Charles Sturt University (CSU) researchers are set to play a key role in developing a new approach for surveillance for emergency animal diseases.
The research, through the Graham Centre for Agricultural Innovation, aims to develop a producer-led approach to improve early detection and control of outbreaks.
It's part of a wider $11 million project managed by Meat & Livestock Australia (MLA) through the Australian Government's Department of Agriculture and Water Resources as part of its Rural R&D for Profit programme.
Dr Marta Hernandez-Jover (left) and Dr Rob Woodgate (far left) from CSU's School of Animal and Veterinary Sciences will work closely with animal industry stakeholders.
A senior lecturer in epidemiology and veterinary public health, Dr Hernandez-Jover's research has focused on biosecurity in Australian livestock industries.
"Emergency animal diseases have the potential to cause significant economic and social disruptions and losses across all Australian animal industries," Dr Hernandez-Jover said.
"For example the Australian Bureau of Agricultural Resource Economics and Sciences (ABARES) estimates an outbreak of Foot and Mouth Disease could lead to $50 billion in losses over ten years.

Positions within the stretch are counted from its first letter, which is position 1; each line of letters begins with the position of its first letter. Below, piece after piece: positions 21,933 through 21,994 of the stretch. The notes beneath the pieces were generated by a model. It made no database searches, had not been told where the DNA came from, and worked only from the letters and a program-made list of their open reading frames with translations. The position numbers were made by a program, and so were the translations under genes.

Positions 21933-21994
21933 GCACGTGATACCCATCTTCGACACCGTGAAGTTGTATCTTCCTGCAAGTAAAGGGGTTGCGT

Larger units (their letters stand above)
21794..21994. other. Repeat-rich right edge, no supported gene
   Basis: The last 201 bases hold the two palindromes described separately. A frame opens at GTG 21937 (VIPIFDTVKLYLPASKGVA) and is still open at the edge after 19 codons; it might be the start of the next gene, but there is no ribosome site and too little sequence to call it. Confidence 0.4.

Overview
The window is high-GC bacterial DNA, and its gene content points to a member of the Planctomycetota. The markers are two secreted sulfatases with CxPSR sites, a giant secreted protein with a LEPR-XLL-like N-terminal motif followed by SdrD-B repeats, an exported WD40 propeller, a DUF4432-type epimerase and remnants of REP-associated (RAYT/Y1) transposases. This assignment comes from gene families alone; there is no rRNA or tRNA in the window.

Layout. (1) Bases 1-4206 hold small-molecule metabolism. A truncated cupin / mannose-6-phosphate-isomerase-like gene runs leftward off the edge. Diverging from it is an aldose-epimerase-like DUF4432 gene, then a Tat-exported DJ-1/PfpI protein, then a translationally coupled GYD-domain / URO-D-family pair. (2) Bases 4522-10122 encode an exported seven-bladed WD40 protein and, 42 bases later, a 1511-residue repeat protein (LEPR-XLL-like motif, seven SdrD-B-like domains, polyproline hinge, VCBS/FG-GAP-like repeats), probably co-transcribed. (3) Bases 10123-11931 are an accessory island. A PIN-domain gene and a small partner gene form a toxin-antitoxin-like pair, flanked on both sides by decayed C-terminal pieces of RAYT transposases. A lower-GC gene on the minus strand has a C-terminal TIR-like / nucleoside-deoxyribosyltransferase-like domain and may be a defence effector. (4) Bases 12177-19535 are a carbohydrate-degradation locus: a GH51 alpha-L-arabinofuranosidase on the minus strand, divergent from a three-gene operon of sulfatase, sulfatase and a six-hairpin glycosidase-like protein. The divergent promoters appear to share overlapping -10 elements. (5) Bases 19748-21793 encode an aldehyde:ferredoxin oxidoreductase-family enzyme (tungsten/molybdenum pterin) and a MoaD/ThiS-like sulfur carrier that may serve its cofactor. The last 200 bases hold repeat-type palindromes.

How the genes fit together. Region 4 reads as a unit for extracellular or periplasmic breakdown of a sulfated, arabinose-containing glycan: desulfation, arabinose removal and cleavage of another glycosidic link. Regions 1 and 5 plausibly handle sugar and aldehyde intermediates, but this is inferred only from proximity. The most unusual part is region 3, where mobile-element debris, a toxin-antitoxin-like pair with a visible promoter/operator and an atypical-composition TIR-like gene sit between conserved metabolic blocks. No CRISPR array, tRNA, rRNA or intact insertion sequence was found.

"Surveillance is critical in ensuring an efficient and effective response to protect primary producers' livelihoods in the event of an incursion.
"As part of this project we'll be working with all animal industry stakeholders to redesign a new surveillance approach that is not driven by government perspectives, but works from the 'bottom up' of grower values so that it is 'owned' by producers themselves.
"The project will involve a nationwide data collection exercise to gain a better understanding of current practices and producers' attitudes and behaviours in relation to the management of emergency animal diseases.
"This will inform the development of a farmer-led surveillance system involving all animal industry stakeholders.
"The aim is to provide governments with guidelines on how to circumvent problems that impact negatively on the areas that are essential for early disease detection, control and eradication."
This research is part of a larger research project, Improved surveillance, preparedness and return to trade for emergency animal disease incursions using FMD as a model, led by CSIRO.
Senior CSIRO researcher Dr Yiheyis Maru, said this project will revolutionise the way in which we look for foot and mouth and other major infectious diseases in Australia.
"By taking an industry-focused approach to the problem we will see reduced economic impact on farmers, but also a more robust surveillance system, which is a win for industry and Australia's biosecurity system," Dr Maru said.